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Militant Islam Monitor > Articles > San Diego Arab/Muslim public school practices"serious indoctrination" taxpayer funded madrassa operates as autonomous entity

San Diego Arab/Muslim public school practices"serious indoctrination" taxpayer funded madrassa operates as autonomous entity

June 11, 2007


More Education news
Legality of Arabic class questioned

By Helen Gao
UNION-TRIBUNE STAFF WRITER April 11, 2007 SAN DIEGO The San Diego Unified School District is investigating a substitute teacher's complaint alleging "religious indoctrination" in an Arabic language program, which includes an afternoon recess for prayer as well as single-sex classes serving Muslims. Speaking in front of the school board yesterday, teacher Mary-Frances Stephens said the program at Carver Elementary, a kindergarten-through-eighth-grade campus, violates the law. Carver has had an Arabic program since September, when it folded a charter school into its campus. The predominantly Somali Muslims in the program are allowed to play or pray during recess. In setting up the program, school district officials consulted guidelines by the U.S. Education Department that allow prayer during recess. They also noted that the federal government has recently allowed districts latitude to expand single-sex classrooms. The district has hired an outside lawyer and a retired administrator to investigate Stephens' allegations.

Stephens was assigned March 8 to Carver, where she said she taught a "segregated class" of Muslim girls. She said she was given a lesson plan that included an hour for prayer. She alleged that a teacher's aide led the prayer. Stephens told the school board, "What I saw is clearly a violation of administrative, legislative and judicial guidelines." Principal Kimberlee Kidd said Stephens misconstrued the lesson plan. She confirmed that an assistant was assigned to the classroom for an hour. During that time there was a 15-minute recess, Kidd said. The aide, who is Muslim, prayed alongside the students but did not lead the prayer, she said.

The Carver staff is acutely aware of the law and has been careful not to overstep, Kidd said. According to the U.S. Department of Education, students may pray in school "during recess, the lunch hour, or other non-instruction time." The department also says public school employees may not encourage, direct or discourage prayers or actively participate in them with students. However, teachers may "take part in religious activities where the overall context makes clear that they are not participating in their official capacities."

Carver absorbed more than 100 students from the charter school and also hired its staff. Because the merger happened days before school resumed in September, the Carver staff had little time to plan. As a result, the Arabic program has operated separately from the rest of Carver. Kidd is working on integrating the two programs to eliminate the feeling of two schools on one campus.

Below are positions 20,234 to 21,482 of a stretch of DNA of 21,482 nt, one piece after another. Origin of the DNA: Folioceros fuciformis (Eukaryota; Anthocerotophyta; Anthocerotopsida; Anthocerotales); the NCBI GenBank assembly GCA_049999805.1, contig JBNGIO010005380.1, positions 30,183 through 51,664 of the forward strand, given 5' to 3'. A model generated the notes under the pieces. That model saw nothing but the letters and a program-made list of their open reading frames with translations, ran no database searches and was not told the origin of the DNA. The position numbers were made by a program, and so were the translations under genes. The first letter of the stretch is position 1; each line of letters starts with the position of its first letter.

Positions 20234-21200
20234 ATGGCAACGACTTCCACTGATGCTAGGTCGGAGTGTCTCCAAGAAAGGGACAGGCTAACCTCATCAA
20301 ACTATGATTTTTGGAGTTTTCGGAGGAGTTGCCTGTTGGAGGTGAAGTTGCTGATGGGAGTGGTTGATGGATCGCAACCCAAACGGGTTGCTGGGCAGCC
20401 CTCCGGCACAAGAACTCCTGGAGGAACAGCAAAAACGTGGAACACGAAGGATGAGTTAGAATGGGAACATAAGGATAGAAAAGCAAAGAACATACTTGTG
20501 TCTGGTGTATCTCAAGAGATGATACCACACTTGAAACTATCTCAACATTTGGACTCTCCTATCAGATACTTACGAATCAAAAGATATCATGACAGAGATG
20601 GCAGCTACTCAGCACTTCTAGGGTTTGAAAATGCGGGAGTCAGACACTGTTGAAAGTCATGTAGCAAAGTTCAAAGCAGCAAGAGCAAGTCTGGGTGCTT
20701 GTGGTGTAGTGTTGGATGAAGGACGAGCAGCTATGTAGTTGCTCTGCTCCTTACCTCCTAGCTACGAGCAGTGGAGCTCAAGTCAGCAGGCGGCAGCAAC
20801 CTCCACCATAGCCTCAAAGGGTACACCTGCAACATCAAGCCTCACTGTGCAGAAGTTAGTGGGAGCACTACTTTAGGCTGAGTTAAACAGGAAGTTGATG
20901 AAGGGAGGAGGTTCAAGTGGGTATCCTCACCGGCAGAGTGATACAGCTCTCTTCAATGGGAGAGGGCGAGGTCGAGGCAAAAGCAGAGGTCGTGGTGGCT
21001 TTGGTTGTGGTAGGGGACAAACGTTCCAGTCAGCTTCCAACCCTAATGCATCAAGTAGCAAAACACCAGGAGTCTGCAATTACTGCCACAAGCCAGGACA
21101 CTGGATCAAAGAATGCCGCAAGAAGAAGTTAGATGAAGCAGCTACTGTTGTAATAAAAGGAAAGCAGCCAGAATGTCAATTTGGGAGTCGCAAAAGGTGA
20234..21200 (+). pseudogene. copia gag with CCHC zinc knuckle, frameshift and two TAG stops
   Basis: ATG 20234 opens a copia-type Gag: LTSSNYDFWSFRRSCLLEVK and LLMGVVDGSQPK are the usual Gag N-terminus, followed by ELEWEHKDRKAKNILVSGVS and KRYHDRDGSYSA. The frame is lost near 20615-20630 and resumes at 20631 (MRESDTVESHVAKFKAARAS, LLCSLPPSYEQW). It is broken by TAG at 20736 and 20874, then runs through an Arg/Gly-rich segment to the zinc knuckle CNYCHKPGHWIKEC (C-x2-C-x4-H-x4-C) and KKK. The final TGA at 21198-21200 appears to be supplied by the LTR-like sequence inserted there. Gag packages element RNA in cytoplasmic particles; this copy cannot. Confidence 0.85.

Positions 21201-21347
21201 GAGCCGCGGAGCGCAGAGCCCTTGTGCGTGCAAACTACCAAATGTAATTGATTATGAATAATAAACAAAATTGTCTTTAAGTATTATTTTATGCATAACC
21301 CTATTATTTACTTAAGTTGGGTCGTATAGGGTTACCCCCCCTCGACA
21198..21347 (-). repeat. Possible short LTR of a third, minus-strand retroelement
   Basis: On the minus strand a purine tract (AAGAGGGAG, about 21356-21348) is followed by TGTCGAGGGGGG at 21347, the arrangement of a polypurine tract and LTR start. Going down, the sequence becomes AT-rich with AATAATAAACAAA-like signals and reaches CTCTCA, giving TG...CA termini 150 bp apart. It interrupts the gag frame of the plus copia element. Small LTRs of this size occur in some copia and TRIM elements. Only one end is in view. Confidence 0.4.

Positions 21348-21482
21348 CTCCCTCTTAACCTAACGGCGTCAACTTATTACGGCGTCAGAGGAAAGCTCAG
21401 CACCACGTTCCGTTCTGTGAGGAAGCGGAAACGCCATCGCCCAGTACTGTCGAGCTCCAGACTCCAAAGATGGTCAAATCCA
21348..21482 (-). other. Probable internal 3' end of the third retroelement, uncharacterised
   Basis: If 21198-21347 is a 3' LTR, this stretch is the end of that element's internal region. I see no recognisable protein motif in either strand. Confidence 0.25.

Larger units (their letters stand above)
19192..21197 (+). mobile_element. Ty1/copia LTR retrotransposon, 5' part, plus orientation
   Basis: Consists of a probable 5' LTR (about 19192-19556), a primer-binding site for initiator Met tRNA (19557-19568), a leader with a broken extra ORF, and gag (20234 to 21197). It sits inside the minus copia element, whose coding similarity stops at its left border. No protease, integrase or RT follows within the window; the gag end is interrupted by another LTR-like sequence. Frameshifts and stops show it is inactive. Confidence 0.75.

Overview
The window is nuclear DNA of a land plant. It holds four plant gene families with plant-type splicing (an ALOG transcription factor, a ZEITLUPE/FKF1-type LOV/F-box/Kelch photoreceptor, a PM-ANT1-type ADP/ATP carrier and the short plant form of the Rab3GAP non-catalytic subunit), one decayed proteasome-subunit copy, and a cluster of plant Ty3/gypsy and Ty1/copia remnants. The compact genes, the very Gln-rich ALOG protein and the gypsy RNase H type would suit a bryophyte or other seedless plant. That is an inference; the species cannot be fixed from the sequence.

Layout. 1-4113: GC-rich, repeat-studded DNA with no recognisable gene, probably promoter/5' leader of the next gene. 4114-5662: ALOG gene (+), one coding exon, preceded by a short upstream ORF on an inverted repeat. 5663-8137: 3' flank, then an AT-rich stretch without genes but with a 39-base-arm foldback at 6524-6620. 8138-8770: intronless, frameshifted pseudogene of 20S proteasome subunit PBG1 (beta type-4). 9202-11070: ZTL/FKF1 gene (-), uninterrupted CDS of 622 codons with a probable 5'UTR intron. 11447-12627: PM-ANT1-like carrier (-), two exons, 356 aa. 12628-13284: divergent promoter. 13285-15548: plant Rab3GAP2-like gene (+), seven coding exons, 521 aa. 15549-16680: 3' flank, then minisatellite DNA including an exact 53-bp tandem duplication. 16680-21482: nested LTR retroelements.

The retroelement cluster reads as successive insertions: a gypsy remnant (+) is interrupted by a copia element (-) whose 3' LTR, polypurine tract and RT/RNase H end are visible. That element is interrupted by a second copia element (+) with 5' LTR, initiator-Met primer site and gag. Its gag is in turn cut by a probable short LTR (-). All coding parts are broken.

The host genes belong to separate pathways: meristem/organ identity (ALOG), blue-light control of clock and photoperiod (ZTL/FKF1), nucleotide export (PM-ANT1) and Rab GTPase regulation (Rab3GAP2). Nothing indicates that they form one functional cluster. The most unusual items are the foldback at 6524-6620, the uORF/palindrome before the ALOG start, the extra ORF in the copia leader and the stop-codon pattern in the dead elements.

San Diego School Schedules Muslim Prayer Break

by Wendy Cloyd, assistant editor

Attorneys ask for similar consideration for Christian and Jewish students.

After Muslim students were given a scheduled prayer break each day, the Pacific Justice Institute (PJI) is calling for the same accommodation for other students who wish to pray.

Officials at San Diego's Carver Elementary allow Muslim students a 15-minute prayer break each afternoon. Non-Muslim students are instructed to read or write during the break.

Attorney Pete Lepiscopo, a PJI-affiliated attorney, sent a letter last week to the San Diego Board of Education that explains numerous statutory provisions that affirm students' rights of religious equality. Lepiscopo requested that classrooms be set aside for students and employees of all faiths to meet their religious obligations to pray as is being done for Muslim students.

"The school district has created the opportunity to return prayer to school," he said. "What can be better than children praying while they are in school?"

Bruce Hausknecht, judicial analyst with Focus on the Family Action, said as long as the school adheres to two constitutional guidelines, a designated time of prayer would be legal.

"First, no teachers could lead prayer or pray with students everything must be voluntary by the students," he said. "Second, the school would have to make the same religious accommodation available for those of all other religions."

In order to ensure that all religious exercise is voluntary, the letter suggests that the prayer times coincide with recess.

Brad Dacus, president of PJI, said voluntary, student-initiated prayer in schools should not be controversial.

"The federal courts have held that schools do not endorse everything they fail to censor," he said. "This could be a terrific opportunity for a whole community to recognize the importance of faith in our youth, without government involvement or interference."

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